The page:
Kate Thomas

Alistair Dobson

Isla Vista Post-Consumer Restaurant Composting Pilot Program

Kate Thomas and Alistair Dobson

We are working to divert food waste from landfills while promoting the environmental importance of composting to Isla Vista locals. We teamed up with Isla Vista Compost Collective to set up a post-consumer composting program for several restaurants located in Isla Vista. Waste bins and weekly pickup services will be provided to participating restaurants. We plan to collect data about the weight and contamination of these food scraps for the duration of our pilot program. After which, we will assess the plausibility of a more permanent public/restaurant composting program for the city.

Joey Scordato

Isla Vista Surf Swap

Joey Scordato

My original idea was to create a swap-meet style event where people could get together and buy, sell, or trade their used surf gear. These surf swap events were intended to lessen the environmental impact of surfing in Isla Vista providing an opportunity for surfers to shop for used gear rather than new. Furthermore, these events sought to celebrate IV’s unique surf culture and promote sustainable thinking. As the COVID-19 pandemic developed and people all over the world adapted to this new threat, it became clear that my idea would have to adapt as well. Currently, I am working towards making an online interface, or utilizing an existing one, to create a space where people can share surfboards/wetsuits that they are looking to buy, sell, or trade.

Ruth Wong

No More Micro Plastic Glitter

Ruth Wong

My current project strives to raise awareness about the problem of microplastic glitter, and inspire people to contribute to real change. I am raising awareness about the harmful effects of traditional plastic glitter using online platforms, mainly Instagram and environmental blogs. I wrote an article on the issue which has been posted on the Story of Stuff blog and will hopefully soon be on Explore Ecology’s blog as well. Using the #glitterfreeoceans and providing sample tweets and posts to readers, I am encouraging people to use my hashtag and call out companies still using microplastic glitter. By putting heavy social pressure on these companies, I hope to convince them to voluntarily switch to more eco-friendly alternative glitters in their products.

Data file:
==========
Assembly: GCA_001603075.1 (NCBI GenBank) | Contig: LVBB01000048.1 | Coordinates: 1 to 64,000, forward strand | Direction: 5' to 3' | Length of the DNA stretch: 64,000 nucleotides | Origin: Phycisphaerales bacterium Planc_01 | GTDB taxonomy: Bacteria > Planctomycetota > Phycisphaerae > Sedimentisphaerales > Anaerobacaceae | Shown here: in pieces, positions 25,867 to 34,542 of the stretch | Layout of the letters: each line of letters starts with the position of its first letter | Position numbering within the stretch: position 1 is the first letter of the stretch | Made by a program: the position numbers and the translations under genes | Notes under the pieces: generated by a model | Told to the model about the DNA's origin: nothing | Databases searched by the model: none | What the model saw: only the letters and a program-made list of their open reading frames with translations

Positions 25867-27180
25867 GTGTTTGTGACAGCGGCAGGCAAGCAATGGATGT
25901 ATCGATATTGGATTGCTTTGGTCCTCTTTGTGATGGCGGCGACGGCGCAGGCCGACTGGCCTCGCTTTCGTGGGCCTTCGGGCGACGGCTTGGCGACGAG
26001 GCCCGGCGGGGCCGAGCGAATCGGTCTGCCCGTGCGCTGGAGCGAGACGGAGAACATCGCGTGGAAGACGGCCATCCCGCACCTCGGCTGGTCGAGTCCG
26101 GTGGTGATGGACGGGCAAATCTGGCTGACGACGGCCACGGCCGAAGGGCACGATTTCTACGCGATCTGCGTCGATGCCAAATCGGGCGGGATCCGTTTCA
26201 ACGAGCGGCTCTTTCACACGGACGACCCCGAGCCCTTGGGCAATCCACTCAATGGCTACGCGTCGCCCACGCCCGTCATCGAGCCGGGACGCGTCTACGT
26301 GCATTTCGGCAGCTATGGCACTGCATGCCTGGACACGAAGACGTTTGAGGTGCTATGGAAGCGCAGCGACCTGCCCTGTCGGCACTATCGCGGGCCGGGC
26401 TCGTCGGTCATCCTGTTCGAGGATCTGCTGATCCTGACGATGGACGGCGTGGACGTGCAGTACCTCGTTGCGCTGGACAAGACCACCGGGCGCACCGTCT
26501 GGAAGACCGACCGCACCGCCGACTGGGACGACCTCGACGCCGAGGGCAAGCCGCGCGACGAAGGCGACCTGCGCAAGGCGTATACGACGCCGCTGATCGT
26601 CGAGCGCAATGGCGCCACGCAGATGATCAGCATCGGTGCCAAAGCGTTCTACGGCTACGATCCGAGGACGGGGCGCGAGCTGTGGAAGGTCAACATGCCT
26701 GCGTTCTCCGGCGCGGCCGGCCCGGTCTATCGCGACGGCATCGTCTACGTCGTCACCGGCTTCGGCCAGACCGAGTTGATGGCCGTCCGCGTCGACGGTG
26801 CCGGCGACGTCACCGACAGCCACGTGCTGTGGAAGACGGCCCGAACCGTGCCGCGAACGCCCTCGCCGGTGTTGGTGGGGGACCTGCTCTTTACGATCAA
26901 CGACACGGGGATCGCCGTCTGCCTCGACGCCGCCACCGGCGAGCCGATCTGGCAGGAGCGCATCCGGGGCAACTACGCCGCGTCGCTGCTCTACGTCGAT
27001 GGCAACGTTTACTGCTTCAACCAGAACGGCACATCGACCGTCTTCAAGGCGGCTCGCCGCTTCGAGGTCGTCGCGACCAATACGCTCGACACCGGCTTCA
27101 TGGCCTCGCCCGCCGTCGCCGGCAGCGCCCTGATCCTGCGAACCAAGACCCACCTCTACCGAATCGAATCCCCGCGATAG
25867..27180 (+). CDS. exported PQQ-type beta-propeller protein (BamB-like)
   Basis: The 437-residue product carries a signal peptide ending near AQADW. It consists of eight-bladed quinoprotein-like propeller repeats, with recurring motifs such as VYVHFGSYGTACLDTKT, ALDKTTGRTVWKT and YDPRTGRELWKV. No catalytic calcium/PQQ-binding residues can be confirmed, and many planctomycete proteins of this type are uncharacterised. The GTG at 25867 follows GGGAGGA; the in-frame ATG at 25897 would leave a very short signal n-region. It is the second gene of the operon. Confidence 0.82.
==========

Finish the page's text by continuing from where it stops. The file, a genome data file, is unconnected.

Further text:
Nick Biaggi

Purchasing Guidelines for Eco-friendly Ski Wax

Nick Biaggi

This project was conceived to bring awareness to (as well as solve the problem of) the environmental harm caused by the presence of petroleum-based ski wax in mountain ecosystems and to provide recommendations for eco-friendly ski wax alternatives. My work has involved online research, correspondence with manufacturers, and collaboration with Recreation Equipment Incorporated (REI) to facilitate a market shift using their brick and mortar stores as a conduit. The hope is to see legitimate change within the winter sports community and how they view their impact on the environment, namely with their use of ski wax.

Daniella Lee

Pushing for an Eco-Friendly Campus Store

Daniella Lee

My ELI project aims to create a shift towards purchasing more environmentally friendly products by the Campus Store from companies that are committed to upholding their environmental responsibility. I am inviting vendors currently with products in the Campus Store to be assessed by EcoVadis, a third-party sustainability management platform that assesses the performance of a company based on four sustainability areas: environment, ethics, labor & human rights, and sustainable procurement. Through active engagement with each company about our needs, the assessments allow for the identification of improvement areas and the creation of corrective action plan processes, working towards filling our Campus Store with environmentally minded companies.

Annika Kao

Raising Awareness about Alternatives to Fast Fashion